CERN is the biggest particle physics laboratory in the world. Turkey, which has been negotiating with CERN for full membership for some years, has abandoned this ambition, according to a report that appeared in the Radikal daily on Monday. The Turkish Atomic Energy Agency (TAEK) did not respond to a query about whether the news was true, but scientists at Turkish universities, who were also not officially informed of the developments, said their peers at CERN have confirmed that Turkey announced in a recent letter that it is likely to only become an associate member, a status which costs less but also falls short of the advantages of full membership.
Thirty-one physicists, alarmed by the unofficially confirmed announcement about Turkey abandoning full membership at CERN, have written a letter to the prime minister, stating that associate partnership -- Turkey's choice -- is a positive step but full membership is a must for any country that wants to improve its industry, have a technologically leading private sector and create employment. Radikal reported that Prime Minister Recep Tayyip Erdoğan has forwarded the letter to TAEK.
Erkcan Özcan, an associate professor of physics at Boğaziçi University, told Today's Zaman that four other countries that were in the process of becoming full members have either completed or are nearing the completion of their membership procedures, but Turkey has withdrawn its application.
Özcan said that not being a full member will not directly influence particle physicists' research in the area, adding: “There won't be any major changes to the contribution of Turkish physicists in particle physics. But technologically, there will be consequences. Turkish companies could have competed in CERN tenders, they could have become marketable and sellable in the world. [By abandoning full membership] you are greatly reducing this chance.” He said the technology transfer for full members of CERN to national companies was very fast, with companies being able to use many new technologies without acquiring licenses. He said CERN tended to make those areas where its full members are interested in the priority areas of research, another loss Turkey would suffer from if it steps away from full membership.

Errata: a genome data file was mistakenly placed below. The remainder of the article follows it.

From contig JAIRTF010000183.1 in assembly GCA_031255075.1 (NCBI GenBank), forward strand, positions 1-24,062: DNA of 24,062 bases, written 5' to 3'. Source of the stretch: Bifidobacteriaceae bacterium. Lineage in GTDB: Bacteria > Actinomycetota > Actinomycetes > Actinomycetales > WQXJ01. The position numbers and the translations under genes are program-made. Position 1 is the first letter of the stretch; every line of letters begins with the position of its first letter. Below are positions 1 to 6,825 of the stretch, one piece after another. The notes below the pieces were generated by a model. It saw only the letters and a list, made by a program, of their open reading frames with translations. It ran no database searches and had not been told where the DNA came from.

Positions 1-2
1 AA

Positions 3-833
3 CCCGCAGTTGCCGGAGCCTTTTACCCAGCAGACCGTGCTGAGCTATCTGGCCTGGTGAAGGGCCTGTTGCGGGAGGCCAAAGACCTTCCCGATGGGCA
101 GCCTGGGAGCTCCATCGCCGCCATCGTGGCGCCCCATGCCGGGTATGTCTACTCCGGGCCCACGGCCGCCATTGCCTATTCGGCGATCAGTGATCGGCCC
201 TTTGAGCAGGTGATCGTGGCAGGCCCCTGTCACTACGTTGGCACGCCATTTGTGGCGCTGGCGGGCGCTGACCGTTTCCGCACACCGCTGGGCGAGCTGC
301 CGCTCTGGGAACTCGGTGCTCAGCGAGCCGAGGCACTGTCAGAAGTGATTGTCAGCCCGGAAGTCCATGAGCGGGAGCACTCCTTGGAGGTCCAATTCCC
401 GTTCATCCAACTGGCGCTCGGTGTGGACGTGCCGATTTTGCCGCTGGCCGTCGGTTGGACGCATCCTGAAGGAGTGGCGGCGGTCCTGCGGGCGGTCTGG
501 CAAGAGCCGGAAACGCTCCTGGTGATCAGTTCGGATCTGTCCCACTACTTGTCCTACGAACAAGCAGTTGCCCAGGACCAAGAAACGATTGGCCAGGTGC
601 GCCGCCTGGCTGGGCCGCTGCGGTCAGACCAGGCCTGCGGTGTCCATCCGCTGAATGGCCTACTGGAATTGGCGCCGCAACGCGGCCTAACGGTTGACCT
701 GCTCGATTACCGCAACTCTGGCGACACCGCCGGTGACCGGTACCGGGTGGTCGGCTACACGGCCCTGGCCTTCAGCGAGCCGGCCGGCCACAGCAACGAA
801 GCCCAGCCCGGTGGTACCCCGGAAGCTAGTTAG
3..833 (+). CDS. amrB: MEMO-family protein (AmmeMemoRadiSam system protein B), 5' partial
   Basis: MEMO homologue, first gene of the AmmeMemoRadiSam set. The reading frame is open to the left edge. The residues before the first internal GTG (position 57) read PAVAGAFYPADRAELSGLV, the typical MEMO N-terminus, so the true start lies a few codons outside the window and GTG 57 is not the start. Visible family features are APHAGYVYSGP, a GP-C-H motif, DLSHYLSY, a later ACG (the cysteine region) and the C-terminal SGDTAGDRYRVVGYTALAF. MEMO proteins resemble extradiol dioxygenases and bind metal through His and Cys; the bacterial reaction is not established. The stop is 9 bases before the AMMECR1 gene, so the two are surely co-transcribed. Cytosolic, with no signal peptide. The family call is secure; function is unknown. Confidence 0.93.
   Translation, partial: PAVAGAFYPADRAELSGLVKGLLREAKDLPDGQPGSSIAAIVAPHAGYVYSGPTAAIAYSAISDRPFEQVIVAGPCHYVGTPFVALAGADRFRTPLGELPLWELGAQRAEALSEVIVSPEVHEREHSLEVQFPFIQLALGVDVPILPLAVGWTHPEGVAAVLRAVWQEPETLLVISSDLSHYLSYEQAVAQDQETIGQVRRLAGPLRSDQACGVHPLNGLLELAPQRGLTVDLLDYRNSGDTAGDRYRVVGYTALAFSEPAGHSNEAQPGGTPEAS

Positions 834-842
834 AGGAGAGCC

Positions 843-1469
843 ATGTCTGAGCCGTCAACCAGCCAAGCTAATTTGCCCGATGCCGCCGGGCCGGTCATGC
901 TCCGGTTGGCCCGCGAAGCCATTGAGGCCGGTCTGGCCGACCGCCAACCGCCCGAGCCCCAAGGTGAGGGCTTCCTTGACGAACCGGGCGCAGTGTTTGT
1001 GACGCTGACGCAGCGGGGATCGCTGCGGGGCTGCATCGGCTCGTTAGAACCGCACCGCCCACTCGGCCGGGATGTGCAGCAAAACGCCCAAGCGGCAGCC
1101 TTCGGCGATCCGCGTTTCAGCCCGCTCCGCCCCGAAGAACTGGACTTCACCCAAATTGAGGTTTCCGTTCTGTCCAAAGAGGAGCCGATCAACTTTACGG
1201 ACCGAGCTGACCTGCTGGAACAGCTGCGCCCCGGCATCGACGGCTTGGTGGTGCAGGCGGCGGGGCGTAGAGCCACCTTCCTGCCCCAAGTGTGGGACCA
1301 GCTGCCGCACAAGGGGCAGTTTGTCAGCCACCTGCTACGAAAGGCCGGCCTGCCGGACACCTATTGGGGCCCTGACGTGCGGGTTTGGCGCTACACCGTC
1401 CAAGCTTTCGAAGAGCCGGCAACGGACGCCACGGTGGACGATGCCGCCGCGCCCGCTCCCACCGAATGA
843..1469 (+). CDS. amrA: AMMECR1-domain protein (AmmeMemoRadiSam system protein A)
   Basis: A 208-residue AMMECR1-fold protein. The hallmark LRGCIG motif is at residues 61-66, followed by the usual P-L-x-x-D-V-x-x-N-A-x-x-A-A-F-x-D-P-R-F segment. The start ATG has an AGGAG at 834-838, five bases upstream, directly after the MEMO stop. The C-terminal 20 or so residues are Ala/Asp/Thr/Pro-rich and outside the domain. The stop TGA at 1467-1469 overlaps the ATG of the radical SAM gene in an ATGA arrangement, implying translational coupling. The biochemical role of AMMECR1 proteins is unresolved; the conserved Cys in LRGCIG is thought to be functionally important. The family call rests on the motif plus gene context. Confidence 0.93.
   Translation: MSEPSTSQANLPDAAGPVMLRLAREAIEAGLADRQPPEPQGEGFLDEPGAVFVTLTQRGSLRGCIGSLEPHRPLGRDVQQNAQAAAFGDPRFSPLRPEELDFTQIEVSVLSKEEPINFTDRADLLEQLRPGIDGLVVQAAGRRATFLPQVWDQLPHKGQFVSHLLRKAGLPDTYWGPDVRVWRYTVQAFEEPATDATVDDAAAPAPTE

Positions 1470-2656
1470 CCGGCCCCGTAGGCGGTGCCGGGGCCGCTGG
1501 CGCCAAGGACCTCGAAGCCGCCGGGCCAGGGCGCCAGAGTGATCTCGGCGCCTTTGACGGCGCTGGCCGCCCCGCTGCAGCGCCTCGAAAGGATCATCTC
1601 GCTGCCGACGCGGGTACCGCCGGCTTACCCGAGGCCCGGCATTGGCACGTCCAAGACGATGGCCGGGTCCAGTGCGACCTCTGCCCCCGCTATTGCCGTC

Reports say Turkey would pay $70 million annually for CERN membership. Özcan explained that countries' contributions to CERN are based on pre-established criteria tied to the national income of each member and there is usually little room for further negotiations on the membership fee. Reports said that TAEK thinks that for Turkey, which has allocated TL 400 million for 100 different branches of science, $70 million for particle physics alone is too much. TAEK also believes that since Turkey is not particularly developed in terms of its infrastructure and workforce for particle physics, the returns on its contribution will be too low. Other state agencies, such as the Scientific and Technological Research Council of Turkey (TÜBİTAK), also reportedly support this view.
Turkish scientists also complain that over the past few months they have been left in the dark about the latest decision to repeal Turkey's full membership application, accusing TAEK of not being transparent or cooperative. Issues such as whether there are any plans to invest in projects as an alternative to CERN membership have also not been discussed with the relevant parties.
“We are finding it hard to even get information from our contacts at the Foreign Ministry,” Özcan said. The Foreign Ministry, which has played the main role in these negotiations, has apparently also been sidelined by TAEK.
Özcan reiterated that associate membership is not the end of the world for scientists studying experimental physics, but it is a huge loss for the country's technology market and companies.